Yer actual Olympics. Innit?

Thursday, November 12th, 2009

I just picked up a story today from the Newham Recorder about how, and I quote,

“Pie and mash, jellied eels and a dose of Cockney charm will be used to sell a slice of the East End during the 2012 Olympics”.

Apparently the Mayor wants to showcase ‘local’ foods at the events but it seems that independent food producers will be excluded by the Olympic Committee in favour of exclusive deals with multi-national chains. Of course there’s nothing like watching supremely talented athletes in a competition sponsored by a burger company specialising in fatty, over salted, reconstituted animal ‘product’. The irony of the Olympics was never lost on Iain Sinclair however, and in this piece he articulates what a great number of Londoners feel – that the whole thing is a unsavoury liaison between developers and government. It will undoubtedly make both parties a great deal of money but like the enormous blue fence that surrounds the building work will effectively exclude the locals.

Interestingly, the traditional non-globalised foodstuffs of the London poor – eels, fish and chips and cheap cuts of meat, never caused an epidemic of obesity, developmental problems or litter. Still, best not to stand in the way of progress…

Here’s an image to warm the cockles on a cold November night – a shot of a pie and mash shop in Hoxton produced for an Annual Report a couple of years ago.

Bon appetit.

UK - London - a woman pours liquor into a carton in a Pie and Mash shop in Hoxton

UK - London - a woman pours liquor into a carton in a Pie and Mash shop in Hoxton

The Unseen Bert Hardy

Monday, November 9th, 2009

Tomorrow night (the 10th of November) the Photographers Gallery in London will host a talk by Graham Harrison who has recently unearthed work from the Hulton Archive by Bert Hardy. If you are in town, I urge you to go.

Hardy was a giant of the British documentary press tradition and is best remembered for his work for Picture Post Magazine. Born into poverty in Blackfriars he taught himself photography and was renowned for his sensitive, human images of war and everyday life.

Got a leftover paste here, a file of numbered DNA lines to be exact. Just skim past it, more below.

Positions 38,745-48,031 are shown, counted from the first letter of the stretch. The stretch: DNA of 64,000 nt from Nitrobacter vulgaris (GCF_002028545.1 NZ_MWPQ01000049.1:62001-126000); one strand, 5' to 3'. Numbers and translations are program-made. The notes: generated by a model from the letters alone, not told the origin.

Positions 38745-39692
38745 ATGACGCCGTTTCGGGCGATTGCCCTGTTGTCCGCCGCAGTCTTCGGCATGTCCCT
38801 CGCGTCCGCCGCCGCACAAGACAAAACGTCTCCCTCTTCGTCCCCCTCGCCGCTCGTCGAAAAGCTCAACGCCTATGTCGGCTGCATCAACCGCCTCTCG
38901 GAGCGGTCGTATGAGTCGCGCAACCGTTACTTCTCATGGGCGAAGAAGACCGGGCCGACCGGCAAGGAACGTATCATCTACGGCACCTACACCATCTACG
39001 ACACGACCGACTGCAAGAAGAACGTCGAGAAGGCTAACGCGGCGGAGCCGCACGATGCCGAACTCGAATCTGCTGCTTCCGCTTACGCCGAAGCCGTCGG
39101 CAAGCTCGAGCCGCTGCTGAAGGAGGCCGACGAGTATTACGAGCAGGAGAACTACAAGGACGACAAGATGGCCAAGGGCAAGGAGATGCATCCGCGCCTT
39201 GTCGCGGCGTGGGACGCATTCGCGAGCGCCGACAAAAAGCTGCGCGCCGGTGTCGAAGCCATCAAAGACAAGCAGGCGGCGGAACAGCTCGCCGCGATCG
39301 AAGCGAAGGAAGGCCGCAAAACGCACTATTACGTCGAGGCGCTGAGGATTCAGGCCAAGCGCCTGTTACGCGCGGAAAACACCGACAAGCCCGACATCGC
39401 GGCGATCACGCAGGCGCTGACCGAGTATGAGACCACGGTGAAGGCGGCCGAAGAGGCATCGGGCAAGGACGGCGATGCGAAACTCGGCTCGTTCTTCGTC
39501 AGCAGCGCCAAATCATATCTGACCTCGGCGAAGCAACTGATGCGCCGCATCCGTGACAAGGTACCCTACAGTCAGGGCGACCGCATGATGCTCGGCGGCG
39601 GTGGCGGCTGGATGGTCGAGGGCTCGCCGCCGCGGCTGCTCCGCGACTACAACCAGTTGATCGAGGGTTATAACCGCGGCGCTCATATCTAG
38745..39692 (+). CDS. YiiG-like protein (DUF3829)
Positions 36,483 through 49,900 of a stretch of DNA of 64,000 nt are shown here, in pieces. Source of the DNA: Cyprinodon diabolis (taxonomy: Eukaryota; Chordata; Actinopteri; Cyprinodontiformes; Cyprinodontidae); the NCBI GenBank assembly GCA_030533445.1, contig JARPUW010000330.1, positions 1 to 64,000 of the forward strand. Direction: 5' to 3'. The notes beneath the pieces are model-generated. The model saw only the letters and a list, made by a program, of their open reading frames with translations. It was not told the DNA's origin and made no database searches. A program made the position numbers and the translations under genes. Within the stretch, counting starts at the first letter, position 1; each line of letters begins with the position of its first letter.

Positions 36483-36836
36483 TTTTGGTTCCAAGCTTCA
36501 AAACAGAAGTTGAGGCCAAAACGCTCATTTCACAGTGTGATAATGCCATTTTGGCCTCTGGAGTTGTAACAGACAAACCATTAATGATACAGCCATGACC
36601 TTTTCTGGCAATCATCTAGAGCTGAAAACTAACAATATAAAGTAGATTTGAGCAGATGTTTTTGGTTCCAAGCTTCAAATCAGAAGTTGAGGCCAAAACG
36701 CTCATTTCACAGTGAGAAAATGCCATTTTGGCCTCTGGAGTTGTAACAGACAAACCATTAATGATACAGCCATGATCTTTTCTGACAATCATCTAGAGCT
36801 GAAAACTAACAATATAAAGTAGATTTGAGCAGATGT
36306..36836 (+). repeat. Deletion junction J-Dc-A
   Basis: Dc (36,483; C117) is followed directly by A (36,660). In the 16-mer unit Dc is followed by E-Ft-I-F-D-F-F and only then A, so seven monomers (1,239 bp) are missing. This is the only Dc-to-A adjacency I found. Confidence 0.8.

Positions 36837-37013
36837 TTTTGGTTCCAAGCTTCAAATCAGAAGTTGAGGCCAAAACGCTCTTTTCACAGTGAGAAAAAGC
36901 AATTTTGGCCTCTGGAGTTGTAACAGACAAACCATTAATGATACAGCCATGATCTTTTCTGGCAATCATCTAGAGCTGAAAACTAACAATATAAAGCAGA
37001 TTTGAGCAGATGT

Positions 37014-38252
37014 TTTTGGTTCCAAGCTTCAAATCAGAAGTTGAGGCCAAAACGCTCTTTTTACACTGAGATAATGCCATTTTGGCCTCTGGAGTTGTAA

Bert was an inspiration for me and I had the privilege to photograph him shortly before he died in 1995 upstairs in the flat above the darkroom that he’d set up near Waterloo. I had hoped to show that image here but after moving offices recently, I’ve mislaid the transparency. I will post it soon I hope. I’d also like to write more about the Bert Hardy Darkrooms and Charlie who tirelessly printed my work for more than a decade – and I will soon.

It seems that Graham, an extraordinarily talented photographer and now the creator of the Photo Histories website has found a huge number of Hardy’s unpublished images for Picture Post. Some of the very best will be shown for the first time.

Audrey Niffenegger

Thursday, November 5th, 2009

A recent portrait set on Audrey Niffenegger, author of the Time Traveller’s Wife and lately Her Fearful Symmetry for an American client. Shot in Highgate Cemetery on a chilly autumn day.

UK - London - Audrey Niffenegger, American author

UK - London - Novelist Audrey Niffenegger whose last book, The Time Traveler's Wife has just been made into a film. Her new novel is called Her Fearful Symmetry. It's the story of twins who move to London to an apartment left them by their dead aunt. A good deal of the novel takes place at Highgate Cemetery where in real life Niffenegger volunteers as a guide

Michael Clark – a blast from the past…

Thursday, November 5th, 2009

So, last Friday I went to see Michael Clark’s new work, ‘Come, been and gone‘ at the Barbican – his tribute the the 1970’s music of Lou Reed and David Bowie. Shockingly good if only for seeing Kate Coyne stuck all over with syringes… (you had to be there). Anyway, I remembered that I’d recently scanned an old set of trannys of Clarke in rehearsal for ‘Mmm’ years ago. All shot on 320 Tungsten film pushed one or two stops… you had to hold your breath and hope the shadows wouldn’t block completely. With the advent of digital, that seems such a long time ago…

Anyway, here’s some images from that set…

UK - London - Ballet dancer Michael Clark in rehersals for his ballet "Mmm"

UK - London - Ballet dancer Michael Clark in rehersals for his ballet "Mmm"

Ballet dancer Michael Clark in rehersals for his ballet "Mmm"

UK - London - Ballet dancer Michael Clark in rehersals for his ballet "Mmm"

UK - London - Ballet dancer Michael Clark in rehersals for his ballet "Mmm"

UK - London - Ballet dancer Michael Clark in rehersals for his ballet "Mmm"